• The lane north of Brochel is Calum's Road, hewn out in the 1960s & 70s. Until then, the road ended at Brochel and didn't reach Arnish. This area had been spared the clearances and was still populated, but residents either had to lump it on footpaths to the roadhead, or take a boat to Portree as if they lived on a separate island from Raasay. Complaints and petitions to the Council got nowhere: there was neither money nor political will for roads or any other development in such a remote spot. So Calum Macleod (1911-1988) set about building a road, while continuing his work as a crofter, postman and lighthouse keeper, and his interests as a local historian and Gaelic author. It was just a couple of miles, but across rugged terrain, to create a track suitable for 4WD. The government undertook the initial rock-blasting but from there on it was hard slog by Calum and his brother Charles. His feat has inspired songs, a book and play; it's crying out for film. In 1982 the Council adopted the track as a public highway and tarmacked it, but this came too late to save the Arnish district from depopulation. And it meant Calum could no longer legally drive along his road, since he'd never bothered getting a driving licence.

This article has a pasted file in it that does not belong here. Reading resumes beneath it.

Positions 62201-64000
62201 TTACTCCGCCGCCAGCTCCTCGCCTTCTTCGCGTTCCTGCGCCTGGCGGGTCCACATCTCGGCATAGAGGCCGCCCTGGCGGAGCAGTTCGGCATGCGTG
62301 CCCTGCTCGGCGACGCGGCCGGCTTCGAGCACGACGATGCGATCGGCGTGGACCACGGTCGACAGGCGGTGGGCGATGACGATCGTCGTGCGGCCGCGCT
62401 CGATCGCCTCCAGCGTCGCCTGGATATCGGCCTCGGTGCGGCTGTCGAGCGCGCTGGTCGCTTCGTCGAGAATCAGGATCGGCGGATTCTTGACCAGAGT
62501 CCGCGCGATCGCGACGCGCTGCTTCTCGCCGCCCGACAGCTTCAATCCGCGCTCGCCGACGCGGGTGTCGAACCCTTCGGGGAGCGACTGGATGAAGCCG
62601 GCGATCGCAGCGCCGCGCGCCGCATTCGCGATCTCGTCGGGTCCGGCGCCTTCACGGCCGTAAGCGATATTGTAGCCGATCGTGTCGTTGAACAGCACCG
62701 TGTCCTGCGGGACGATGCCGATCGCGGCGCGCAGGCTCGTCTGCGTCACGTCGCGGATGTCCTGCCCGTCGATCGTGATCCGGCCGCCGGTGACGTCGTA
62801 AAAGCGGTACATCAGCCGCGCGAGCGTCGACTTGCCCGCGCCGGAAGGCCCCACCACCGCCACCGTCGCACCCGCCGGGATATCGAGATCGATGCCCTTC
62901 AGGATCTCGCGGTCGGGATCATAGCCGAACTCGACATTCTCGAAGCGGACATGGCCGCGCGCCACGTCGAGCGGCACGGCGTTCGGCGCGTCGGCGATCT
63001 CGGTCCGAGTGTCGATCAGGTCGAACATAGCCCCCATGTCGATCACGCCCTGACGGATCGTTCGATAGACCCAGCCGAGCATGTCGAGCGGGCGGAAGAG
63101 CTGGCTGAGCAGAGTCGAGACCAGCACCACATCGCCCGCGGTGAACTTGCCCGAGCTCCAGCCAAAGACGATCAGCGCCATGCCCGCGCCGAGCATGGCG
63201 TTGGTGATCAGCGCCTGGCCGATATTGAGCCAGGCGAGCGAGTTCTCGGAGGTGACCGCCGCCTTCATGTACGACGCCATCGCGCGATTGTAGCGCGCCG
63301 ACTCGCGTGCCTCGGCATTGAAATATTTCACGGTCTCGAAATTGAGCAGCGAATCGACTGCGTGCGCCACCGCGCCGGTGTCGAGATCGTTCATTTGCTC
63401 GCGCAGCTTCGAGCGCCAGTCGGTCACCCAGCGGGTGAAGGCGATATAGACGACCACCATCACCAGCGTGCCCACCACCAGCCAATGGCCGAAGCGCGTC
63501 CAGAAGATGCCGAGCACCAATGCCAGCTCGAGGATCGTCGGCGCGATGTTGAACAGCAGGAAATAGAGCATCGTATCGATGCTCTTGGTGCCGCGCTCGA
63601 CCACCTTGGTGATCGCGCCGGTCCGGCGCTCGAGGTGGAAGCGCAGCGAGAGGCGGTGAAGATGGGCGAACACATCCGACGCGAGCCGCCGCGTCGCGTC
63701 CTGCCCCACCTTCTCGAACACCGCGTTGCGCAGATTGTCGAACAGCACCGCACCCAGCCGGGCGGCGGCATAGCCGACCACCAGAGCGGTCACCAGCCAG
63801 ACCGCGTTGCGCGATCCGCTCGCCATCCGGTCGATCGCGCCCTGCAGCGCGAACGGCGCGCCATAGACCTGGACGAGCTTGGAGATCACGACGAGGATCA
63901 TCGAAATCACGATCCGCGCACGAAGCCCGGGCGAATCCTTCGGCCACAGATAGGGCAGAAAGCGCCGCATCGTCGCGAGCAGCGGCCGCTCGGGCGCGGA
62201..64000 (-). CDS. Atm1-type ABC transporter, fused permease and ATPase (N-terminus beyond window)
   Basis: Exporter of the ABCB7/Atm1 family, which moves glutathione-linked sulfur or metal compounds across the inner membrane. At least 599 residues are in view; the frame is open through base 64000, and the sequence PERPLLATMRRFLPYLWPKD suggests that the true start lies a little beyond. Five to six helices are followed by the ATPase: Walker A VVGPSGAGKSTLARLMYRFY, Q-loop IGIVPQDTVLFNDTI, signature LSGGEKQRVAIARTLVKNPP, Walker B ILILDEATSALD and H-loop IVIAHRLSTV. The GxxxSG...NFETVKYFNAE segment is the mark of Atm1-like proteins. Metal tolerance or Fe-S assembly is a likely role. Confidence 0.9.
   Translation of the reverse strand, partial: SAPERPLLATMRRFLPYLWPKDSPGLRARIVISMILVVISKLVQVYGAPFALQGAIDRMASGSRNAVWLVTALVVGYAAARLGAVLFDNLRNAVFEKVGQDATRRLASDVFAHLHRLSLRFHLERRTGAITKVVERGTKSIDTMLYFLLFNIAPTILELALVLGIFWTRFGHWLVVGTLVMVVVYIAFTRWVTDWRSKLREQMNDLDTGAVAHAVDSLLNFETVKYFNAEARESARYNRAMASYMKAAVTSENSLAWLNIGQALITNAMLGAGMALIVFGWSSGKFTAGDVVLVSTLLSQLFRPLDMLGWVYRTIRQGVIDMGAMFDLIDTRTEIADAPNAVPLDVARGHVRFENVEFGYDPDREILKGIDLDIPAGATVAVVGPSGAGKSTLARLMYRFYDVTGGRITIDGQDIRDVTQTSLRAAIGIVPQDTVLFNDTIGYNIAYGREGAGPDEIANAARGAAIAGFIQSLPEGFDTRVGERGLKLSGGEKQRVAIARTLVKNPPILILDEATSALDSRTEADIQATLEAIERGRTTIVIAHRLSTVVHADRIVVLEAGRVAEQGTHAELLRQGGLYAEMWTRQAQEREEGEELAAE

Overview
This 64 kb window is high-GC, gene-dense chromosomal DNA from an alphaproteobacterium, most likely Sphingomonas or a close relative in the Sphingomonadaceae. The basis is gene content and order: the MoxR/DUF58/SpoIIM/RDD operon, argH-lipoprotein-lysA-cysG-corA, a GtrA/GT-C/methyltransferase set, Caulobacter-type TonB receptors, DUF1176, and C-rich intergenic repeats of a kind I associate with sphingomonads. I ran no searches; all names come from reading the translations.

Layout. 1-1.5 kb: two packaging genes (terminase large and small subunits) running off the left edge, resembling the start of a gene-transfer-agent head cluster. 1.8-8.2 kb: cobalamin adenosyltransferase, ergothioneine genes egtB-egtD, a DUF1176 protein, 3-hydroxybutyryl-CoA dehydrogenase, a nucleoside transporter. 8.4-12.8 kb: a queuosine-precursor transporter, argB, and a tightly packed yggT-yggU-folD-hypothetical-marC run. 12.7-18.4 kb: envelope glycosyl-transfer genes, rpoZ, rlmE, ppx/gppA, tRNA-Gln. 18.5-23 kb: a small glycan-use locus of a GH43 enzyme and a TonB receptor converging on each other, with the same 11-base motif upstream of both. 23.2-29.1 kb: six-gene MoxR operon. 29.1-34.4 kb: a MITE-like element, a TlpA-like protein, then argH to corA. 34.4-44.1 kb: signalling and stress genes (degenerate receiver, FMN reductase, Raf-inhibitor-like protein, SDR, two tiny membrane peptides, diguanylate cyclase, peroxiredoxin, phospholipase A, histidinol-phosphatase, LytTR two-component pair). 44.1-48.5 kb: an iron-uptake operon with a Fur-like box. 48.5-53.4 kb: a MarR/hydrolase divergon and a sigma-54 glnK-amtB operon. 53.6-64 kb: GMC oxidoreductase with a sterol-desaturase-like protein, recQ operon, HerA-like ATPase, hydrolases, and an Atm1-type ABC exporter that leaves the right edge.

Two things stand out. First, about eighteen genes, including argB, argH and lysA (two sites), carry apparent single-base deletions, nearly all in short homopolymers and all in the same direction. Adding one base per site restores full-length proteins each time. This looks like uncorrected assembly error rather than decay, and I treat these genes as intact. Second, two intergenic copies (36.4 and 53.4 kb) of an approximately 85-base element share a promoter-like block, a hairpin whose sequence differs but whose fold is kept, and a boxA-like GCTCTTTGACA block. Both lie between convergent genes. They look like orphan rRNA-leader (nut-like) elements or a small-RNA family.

• Along the lane to Fearns are the ruins of an iron ore mine and village, active during the First World War when imports were restricted.
  • 3 Hallaig is the abandoned crofting village mourned by Sorley Maclean. Follow the lane to Fearns then the footpath.

Do[edit]

Calum's Road
  • Visit a distillery: see "Sleep" listing. Tours available M-Sa 10:00-17:00, £10; Su if pre-booked. The whisky first goes on sale in Dec 2020.
  • Walk: the Forestry Commission, who manage Raasay's woodlands, have a helpful leaflet showing strolling and hiking trails around the island.